Kim L Cox, MD

May 6th, 2016

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The impact that mothers have on our lives should be appreciated every day! Today is the day designated to focus that celebration and honor mothers! They cheer during cold soccer games, cry when overjoyed and hug to help heal hurts. They teach, nurture, sacrifice, and may, at times, literally put their lives at risk in behalf of us, their children. As Kenny Rogers sang in his famous ballad, “The hand that rocks the cradle rules the world.” Their impact on our lives is un-measurable.

Our moms too are often the ‘Chief Medical Officer’ for our families and for those in their care. From healthy foods to better lifestyle choices to scheduling medical appointments, women often take the lead in their family’s health care.

While we celebrate our moms on Mother’s Day, May is also as time to be an advocate for the women in our lives. National Women’ Health Month is a time to focus on women’s health and to encourage all the women in our lives – mothers, daughters, sisters, friends and spouses – to visit their healthcare provider to receive necessary screenings and to schedule their yearly checkup.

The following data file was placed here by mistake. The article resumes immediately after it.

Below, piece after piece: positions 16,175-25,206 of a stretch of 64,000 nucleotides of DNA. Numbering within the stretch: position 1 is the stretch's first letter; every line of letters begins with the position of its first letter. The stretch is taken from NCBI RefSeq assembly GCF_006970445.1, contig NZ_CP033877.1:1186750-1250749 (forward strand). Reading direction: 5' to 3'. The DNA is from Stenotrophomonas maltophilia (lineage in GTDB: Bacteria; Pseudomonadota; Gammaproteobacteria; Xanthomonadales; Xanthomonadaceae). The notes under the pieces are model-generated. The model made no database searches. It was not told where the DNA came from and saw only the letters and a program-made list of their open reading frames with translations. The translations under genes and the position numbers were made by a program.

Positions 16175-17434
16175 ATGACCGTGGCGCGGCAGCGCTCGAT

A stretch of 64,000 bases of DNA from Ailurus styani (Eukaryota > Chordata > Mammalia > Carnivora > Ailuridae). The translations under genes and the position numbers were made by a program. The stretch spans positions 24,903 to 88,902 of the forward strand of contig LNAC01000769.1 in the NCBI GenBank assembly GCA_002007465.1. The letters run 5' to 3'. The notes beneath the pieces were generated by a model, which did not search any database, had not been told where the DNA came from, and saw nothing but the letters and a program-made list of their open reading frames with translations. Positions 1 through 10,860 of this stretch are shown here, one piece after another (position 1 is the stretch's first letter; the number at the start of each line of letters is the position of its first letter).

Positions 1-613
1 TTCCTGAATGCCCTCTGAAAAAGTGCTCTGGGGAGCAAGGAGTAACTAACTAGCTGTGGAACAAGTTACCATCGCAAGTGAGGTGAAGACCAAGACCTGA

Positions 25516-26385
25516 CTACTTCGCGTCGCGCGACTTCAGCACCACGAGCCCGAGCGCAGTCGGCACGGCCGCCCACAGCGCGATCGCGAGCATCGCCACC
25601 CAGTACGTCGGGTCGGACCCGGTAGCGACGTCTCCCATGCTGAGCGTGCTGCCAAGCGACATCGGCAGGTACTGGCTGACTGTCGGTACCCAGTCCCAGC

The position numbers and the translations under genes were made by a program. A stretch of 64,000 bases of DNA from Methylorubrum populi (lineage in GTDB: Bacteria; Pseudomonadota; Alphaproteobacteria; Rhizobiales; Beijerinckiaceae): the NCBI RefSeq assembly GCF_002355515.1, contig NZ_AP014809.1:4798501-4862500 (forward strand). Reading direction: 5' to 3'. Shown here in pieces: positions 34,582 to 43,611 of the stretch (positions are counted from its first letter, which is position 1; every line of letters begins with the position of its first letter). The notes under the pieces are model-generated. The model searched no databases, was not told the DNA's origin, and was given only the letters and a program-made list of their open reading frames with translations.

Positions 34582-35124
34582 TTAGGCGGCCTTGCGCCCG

Many medical conditions, like diabetes, high blood pressure, high cholesterol, osteoporosis, heart disease, and cancer, may be ‘silent’ until there is a complication. With silent diseases, the concern is that complications typically appear in the later stages of disease when they are more difficult to treat. Other conditions such as abnormal bleeding, menstrual pain, and urinary incontinence may be annoying or signs of conditions that may be of more concern. They may be accepted as a normal aspect of aging, when they are truly disrupting to your desires and lifestyle and, in fact, may be very treatable.

Be sure and discuss all your health concerns as well as your family history of disease with your doctor. Information is vital in helping your doctor determine which tests are right for you, when you should have them and how often. While there are guidelines in place regarding screenings tests for women, it is important to follow the advice of your health care provider. For women, tests may include blood pressure, bone mineral density screening for osteoporosis, cervical cancer, diabetes screening, mammograms, blood tests, colonoscopies, mental and physical health checkups and well as a list of other screenings based on the needs of each individual. Each women’s health history and risks are unique and guidelines and timing of screenings are based on many factors; you and your doctor can work together to personalize your screening needs.

If you need to schedule a routine exam, have symptoms that are concerning or if you need to talk to a physician, please feel free to call my office at 208-232-8792.

Women and Children Services

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